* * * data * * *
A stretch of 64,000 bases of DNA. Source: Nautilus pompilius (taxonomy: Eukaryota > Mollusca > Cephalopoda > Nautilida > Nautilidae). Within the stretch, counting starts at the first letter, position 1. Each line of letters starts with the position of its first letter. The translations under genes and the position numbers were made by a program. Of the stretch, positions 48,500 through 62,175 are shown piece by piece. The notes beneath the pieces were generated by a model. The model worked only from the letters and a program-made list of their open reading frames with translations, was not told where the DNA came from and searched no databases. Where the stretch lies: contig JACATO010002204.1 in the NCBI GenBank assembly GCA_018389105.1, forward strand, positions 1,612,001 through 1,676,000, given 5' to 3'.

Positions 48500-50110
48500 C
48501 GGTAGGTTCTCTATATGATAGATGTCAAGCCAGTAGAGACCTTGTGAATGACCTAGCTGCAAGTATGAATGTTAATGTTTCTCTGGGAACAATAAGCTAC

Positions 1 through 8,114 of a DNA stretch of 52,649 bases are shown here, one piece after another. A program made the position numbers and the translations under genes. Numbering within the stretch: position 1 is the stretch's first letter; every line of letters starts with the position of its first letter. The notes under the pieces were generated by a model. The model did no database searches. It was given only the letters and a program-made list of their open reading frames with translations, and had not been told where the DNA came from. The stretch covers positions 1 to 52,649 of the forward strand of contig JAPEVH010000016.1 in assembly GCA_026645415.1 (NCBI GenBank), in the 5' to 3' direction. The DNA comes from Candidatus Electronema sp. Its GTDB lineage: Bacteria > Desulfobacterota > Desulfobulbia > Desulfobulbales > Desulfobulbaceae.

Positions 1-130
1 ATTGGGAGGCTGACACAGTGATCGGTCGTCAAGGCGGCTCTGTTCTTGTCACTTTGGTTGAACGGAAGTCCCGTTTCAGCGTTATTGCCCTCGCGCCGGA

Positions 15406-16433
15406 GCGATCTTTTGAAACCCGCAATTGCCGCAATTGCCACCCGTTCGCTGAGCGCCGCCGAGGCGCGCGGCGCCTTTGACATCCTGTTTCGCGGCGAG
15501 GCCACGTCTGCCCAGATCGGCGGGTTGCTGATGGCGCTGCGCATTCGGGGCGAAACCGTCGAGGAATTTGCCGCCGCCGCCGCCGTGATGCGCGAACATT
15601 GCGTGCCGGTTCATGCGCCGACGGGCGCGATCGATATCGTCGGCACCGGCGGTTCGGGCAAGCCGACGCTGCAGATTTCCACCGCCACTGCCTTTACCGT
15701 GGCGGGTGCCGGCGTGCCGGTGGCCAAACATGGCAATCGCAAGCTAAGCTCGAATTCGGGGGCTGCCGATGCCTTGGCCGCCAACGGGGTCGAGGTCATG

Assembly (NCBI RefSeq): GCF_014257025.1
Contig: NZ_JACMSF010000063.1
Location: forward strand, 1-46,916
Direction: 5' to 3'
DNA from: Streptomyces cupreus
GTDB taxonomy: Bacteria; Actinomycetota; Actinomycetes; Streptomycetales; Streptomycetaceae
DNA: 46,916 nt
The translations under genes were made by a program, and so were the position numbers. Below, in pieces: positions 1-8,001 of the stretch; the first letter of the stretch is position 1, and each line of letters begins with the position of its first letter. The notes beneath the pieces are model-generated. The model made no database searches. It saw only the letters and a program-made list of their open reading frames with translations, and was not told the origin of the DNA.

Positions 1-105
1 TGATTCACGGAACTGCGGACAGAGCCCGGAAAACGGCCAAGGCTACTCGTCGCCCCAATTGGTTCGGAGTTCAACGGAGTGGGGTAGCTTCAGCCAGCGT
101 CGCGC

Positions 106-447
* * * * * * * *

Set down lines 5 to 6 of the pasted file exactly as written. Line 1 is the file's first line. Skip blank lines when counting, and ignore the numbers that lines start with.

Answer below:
Positions 1 through 8,114 of a DNA stretch of 52,649 bases are shown here, one piece after another. A program made the position numbers and the translations under genes. Numbering within the stretch: position 1 is the stretch's first letter; every line of letters starts with the position of its first letter. The notes under the pieces were generated by a model. The model did no database searches. It was given only the letters and a program-made list of their open reading frames with translations, and had not been told where the DNA came from. The stretch covers positions 1 to 52,649 of the forward strand of contig JAPEVH010000016.1 in assembly GCA_026645415.1 (NCBI GenBank), in the 5' to 3' direction. The DNA comes from Candidatus Electronema sp. Its GTDB lineage: Bacteria > Desulfobacterota > Desulfobulbia > Desulfobulbales > Desulfobulbaceae.

Positions 1-130